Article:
If you think that keeping your employees happy and productive equals spending a ton of money, you’ll be glad to know that you are wrong. In fact, most people work harder and longer to achieve a non-monetary reward than to receive a cash incentive as evidenced by the huge success of Mary Kay Ash’s cosmetic company (approximately 2.5 billion in sales), which was founded on the Golden Rule. Mary Kay continually encouraged her team members to treat people as if they were wearing a sign that said, “Make me feel important.”
As a former Mary Kay Sales Director, I’ve seen consultants respond to this type of praise and encouragement and push past obstacles to become the top salesperson for the week to earn a ribbon or recognition as the king or queen of sales. During my managerial career, I used the techniques I learned from Mary Kay and other successful coaches and motivators to “praise my staff to success.” This brings us full circle to the question posed earlier by Flora about how often or how well we recognize our employees for their efforts or how we can create high-functioning sales, service and marketing organizations.
As managers, it’s easy to be sucked into a cycle of reaction instead of response to real or imagined emergencies. We can become so involved in putting out the current fire that we forget who the real fire fighters are.
When employees are performing at a high level of quality and productivity, we may forget about their value and contribution to our organization because we’ve become overly focused on the problem employees. While on some level we understand that 80 percent of the productivity is coming from 20 percent of our staff, we neglect to tell these valuable individuals how much they mean to us and how important they are. Even worse, we recognize and praise the top achievers but neglect those consistent, steady producers who bring in sales and profits month after month.
The unfortunate result is that many times these key employees become discouraged and depressed, and they leave for another job. It’s important to remember to recognize key staff members on a regular basis no matter what is happening in the corporate environment.
What’s the Solution?
Reversing this trend and retaining trained, seasoned staff members is easy, but it does require effort on the part of management. It’s not enough to devise and implement a plan. Starting and abandoning a recognition program because you forgot to plan for how to maintain it for the long haul is more damaging to employee morale than not having such a program at all.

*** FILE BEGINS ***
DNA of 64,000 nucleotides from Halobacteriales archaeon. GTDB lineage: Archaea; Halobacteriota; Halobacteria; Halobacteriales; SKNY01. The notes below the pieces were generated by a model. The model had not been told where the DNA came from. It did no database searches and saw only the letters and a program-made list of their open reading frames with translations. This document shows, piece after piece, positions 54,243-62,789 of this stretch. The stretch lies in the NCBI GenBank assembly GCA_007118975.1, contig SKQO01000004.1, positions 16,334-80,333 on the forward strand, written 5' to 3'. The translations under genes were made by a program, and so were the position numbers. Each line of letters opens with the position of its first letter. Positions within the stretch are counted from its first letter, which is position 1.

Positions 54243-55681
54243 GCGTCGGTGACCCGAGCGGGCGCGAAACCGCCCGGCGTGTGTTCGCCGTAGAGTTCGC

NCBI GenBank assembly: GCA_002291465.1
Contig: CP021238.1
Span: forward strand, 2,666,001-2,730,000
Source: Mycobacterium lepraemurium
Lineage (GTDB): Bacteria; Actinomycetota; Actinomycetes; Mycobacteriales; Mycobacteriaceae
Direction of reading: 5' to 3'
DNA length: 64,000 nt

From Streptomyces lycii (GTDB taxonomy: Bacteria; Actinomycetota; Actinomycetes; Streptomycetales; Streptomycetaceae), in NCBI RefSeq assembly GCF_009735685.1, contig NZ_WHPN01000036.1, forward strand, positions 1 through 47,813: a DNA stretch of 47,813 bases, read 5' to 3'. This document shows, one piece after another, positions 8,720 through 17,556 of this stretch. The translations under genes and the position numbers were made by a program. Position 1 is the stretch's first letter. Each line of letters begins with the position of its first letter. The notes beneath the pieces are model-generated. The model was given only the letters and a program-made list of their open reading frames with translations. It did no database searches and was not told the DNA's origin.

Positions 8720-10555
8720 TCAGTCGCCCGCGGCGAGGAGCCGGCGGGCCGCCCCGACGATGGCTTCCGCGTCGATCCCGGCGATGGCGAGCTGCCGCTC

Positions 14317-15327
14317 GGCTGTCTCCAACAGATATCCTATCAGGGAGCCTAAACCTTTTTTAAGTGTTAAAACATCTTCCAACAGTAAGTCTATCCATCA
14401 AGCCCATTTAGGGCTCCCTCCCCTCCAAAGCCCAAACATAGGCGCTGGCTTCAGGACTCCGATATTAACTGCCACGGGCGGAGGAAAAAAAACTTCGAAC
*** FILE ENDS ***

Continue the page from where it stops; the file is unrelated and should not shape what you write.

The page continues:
Recognition programs must provide a reward that has perceived value to the employee, be an immediate response to the action or achievement, and be specific about the accomplishment. While it does not need to be in writing, people do love to see their name in print so a line or two about their success in the company newsletter or email communications or a plaque or accolade on a wall of fame produces huge returns on investment for any business. Some quick ways to do this are:
- Create a “serving in the shadows” award for employees who typically go unrecognized (support staff, warehouse workers, delivery teams)
- Throw a surprise staff appreciation day party
- Offer spontaneous, extended lunch or dinner breaks for special achievements
- Start a company newsletter if you don’t already have one
- Schedule a special one-on-one lunch or meeting to recognize an individual’s achievement
Whether you opt for monetary or non-monetary rewards or a combination of both to encourage and recognize employees, the most important thing is to make the other person feel valued. Compliments must be sincere. While praise is important, it loses its value if overdone or given at an inappropriate time or for a trivial reason. Praise excellence not mediocrity; a simple, heartfelt thank you note left on someone’s computer or desk is the most encouraging thing you can do.
Jenkins, Eva, “The Honeymoon is Over! 22 Million Workers are Divorced From Their Jobs,” http://vipinnovations.com/article-the-honeymoon-is-over.php
Undisclosed, “CCH Survey Finds Most Employees Call in “Sick” for Reasons Other Than Illness,” http://www.wolterskluwer.com/Press/Latest-News/2007/Pages/pr_11oct07_2.aspx
Flora, Erika, “Do you praise your teams enough?”, http://pmstudent.com/do-you-praise-your-teams-enough/